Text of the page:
Energy Reform Creates New Opportunities for PEMEXMon, 09/01/2014 - 14:31
“If someone had asked me in July 2013 about the scope of the Energy Reform, I would have never guessed that it would go so far,” stated Luis Vielma Lobo, Director General of CBM. This summarizes the reception that the document passed on December 21, 2013 has garnered among those with international experience in the oil and gas business. The Energy Reform addresses the main issues that Vielma Lobo believes should be dealt with in any structural transformation process such as the one being undergone by the Mexican oil and gas industry. “Based on my experience, including Venezuela opening up its oil industry in 1992, any energy reform should address certain issues to send a clear message to the international community and attract foreign investors,” explains Vielma Lobo. For starters, in its wording, the Mexican document clearly states as an introduction that all hydrocarbons located in the subsurface of the nation’s territory belong to Mexico. “After reaffirming the state’s ownership of the resources, the document establishes that PEMEX will not be privatized, but rather strengthened and empowered to make better decisions from the financial and strategic standpoints by being turned into a decentralized institution.” This decentralized institution, legally referred to as a ‘productive company of the State’, will have budgetary and administrative autonomy. “The Energy Reform intends to alleviate PEMEX’s burden from those aspects that hinder its development,” claims Vielma Lobo.
“PEMEX will receive a determined budget from the government, which shall act as a shareholder. This budget could be approved based upon a commitment on PEMEX’s delivery on certain results, such as producing a set amount of barrels,” he explains. “Acting as a shareholder, the government will receive a certain profit per share, which in this case could come through taxes and royalties.” This autonomy comes with the responsibility to satisfy the shareholder’s wishes, which are still to be defined by the secondary laws. However, it will keep PEMEX’s budget safe from having to serve as the country’s petty cash fund, Vielma Lobo asserts.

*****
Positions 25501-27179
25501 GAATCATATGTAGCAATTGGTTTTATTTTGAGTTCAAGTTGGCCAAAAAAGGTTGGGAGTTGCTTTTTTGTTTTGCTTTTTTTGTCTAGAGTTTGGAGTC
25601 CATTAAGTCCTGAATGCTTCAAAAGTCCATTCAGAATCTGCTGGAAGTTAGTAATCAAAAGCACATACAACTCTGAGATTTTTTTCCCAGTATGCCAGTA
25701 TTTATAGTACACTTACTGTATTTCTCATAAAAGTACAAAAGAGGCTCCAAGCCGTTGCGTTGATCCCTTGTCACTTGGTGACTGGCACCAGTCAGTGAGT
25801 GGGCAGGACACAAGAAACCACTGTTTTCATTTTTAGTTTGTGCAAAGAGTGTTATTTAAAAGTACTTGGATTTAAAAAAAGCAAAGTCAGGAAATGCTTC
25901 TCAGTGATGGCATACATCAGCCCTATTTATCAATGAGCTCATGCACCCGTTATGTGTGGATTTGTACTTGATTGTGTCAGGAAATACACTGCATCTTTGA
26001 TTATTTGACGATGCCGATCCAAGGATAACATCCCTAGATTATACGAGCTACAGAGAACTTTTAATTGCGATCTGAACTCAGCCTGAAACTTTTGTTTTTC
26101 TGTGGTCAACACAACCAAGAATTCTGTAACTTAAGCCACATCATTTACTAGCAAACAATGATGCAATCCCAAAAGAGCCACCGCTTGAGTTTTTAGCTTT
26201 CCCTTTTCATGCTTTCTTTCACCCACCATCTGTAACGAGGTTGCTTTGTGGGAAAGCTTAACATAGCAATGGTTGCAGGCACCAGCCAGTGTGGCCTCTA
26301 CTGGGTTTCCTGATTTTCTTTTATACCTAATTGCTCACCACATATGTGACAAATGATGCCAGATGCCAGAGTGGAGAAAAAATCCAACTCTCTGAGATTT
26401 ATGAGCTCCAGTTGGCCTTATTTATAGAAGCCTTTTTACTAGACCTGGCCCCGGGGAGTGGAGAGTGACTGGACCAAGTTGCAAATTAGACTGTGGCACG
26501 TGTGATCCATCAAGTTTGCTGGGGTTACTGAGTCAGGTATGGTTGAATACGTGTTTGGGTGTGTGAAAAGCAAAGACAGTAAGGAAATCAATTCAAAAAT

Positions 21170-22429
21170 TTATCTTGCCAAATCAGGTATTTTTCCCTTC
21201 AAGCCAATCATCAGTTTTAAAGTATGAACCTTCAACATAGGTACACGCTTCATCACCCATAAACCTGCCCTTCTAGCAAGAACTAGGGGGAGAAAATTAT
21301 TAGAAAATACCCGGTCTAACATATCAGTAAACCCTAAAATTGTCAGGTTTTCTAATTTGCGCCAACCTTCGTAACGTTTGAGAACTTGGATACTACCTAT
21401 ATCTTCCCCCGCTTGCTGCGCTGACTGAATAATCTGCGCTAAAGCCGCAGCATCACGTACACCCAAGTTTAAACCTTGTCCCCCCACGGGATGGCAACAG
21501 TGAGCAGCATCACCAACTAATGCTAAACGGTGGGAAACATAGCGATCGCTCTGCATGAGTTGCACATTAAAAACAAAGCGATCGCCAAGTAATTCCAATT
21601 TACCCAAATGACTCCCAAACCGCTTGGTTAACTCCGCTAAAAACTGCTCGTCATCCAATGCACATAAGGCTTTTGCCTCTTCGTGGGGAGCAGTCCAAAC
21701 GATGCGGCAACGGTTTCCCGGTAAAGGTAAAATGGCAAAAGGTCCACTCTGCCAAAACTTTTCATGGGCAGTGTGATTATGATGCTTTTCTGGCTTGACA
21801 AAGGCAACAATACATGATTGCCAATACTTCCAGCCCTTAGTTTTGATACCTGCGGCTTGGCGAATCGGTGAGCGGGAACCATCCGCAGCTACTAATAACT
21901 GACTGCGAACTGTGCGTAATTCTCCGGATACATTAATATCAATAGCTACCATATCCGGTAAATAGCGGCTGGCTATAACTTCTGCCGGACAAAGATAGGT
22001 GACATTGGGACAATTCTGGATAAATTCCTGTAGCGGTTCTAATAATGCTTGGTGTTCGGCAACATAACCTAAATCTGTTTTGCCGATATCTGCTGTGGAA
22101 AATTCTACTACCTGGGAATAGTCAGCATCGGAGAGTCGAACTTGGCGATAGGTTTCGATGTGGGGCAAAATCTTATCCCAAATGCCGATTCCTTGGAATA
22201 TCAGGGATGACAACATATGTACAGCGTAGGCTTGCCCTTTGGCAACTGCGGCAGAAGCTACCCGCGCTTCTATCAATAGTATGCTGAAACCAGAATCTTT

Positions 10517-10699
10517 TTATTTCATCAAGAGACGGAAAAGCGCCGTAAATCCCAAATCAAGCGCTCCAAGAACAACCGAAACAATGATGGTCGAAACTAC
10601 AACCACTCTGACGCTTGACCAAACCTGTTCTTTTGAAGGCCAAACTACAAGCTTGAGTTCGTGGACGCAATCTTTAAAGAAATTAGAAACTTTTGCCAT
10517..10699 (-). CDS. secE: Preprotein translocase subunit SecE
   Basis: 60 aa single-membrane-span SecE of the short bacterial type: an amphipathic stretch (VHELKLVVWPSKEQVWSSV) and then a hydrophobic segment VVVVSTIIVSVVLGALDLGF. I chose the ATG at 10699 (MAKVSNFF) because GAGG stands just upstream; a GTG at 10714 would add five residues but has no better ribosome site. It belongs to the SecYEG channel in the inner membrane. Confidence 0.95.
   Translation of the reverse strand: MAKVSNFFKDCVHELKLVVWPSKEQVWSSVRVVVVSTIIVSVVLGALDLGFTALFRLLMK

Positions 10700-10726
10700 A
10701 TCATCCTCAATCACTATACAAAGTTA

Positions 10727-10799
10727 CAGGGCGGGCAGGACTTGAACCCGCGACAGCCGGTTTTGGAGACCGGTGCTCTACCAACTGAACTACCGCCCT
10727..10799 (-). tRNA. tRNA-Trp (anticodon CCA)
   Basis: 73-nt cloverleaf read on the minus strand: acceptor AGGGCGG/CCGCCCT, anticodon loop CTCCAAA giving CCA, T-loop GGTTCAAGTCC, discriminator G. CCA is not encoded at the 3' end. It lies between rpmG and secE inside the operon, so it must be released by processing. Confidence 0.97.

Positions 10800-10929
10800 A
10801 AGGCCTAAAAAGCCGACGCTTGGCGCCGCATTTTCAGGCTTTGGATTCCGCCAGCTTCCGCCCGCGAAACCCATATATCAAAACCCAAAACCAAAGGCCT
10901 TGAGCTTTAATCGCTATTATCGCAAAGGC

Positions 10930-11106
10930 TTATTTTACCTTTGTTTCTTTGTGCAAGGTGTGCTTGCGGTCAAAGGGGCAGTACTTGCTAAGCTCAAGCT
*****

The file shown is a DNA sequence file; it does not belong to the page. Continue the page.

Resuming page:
In a move that surprised Vielma Lobo, the Energy Reform passed by Congress even specified the different contracting models through which Mexico’s blocks can be tendered. “Many other countries have not addressed this issue so openly. This is really beneficial for everyone involved, since it gives international companies a better idea of how Mexican opportunities can be seized,” says Vielma Lobo. PEMEX will also have the chance to revise its E&P policies without the constraints of being a government branch. “Under Round Zero, PEMEX will have the
opportunity to select the areas where it wants to operate before anybody else. The NOC will finally get the freedom to form alliances, partnerships, or joint ventures with the companies that the executives see as having the necessary competences to help PEMEX improve its execution capacity and technological capabilities.” In order to get there, the government will have to redraft a clear taxation strategy that removes elements of uncertainty that put international investors off Mexico and provides PEMEX with the budgetary autonomy to continue developing as a business. The Energy Reform addresses this matter by establishing that new mechanisms of levying operators will be instituted. “Until now, PEMEX has been subject to different tax regulations for each of the different segments it is involved in. For example, the company is taxed differently in mature fields, for fields that produce more than a certain amount of oil, for fields that produce gas, and for reservoirs at different depths,” details Vielma Lobo, when describing the labyrinthine way in which oil and gas duties are collected. “This will be reviewed under the secondary laws of both the Energy Reform and the Fiscal Reform and give way to a simpler procedure that maximizes the fiscal income, levying both PEMEX and the new operators.”
Another main issue that the Energy Reform addresses is the required sustainability for oil operations to continue for decades to come. This is a very important point in Vielma Lobo’s opinion, since it encompasses some of the main issues currently affecting Mexico’s oil operations. “The Energy Reform also includes the creation of an autonomous oil fund, removed from the hands of the government. The creation of a fund and, more importantly, the fact that it will be managed by the Bank of Mexico, an organization that is not directly dependent on the government, will help the national industry to grow in a way that benefits the country’s development,” he claims. This fund will collect a percentage of the royalties paid by companies operating in Mexico, and allocate it to infrastructural development and technological innovation.
“The government’s priorities will be the same but the strategic focus to get there will be completely different,” predicts Vielma Lobo. Audits and control mechanisms will now be performed internally and externally, with clear business objectives being used to set new yardsticks. “PEMEX is not familiar with competition; now its home turf will be entered by international companies used to different standards. This will create a real-time benchmarking process, to which PEMEX will quickly have to adapt. The Energy Reform gives PEMEX a new chance to become a better company,” Vielma Lobo concludes.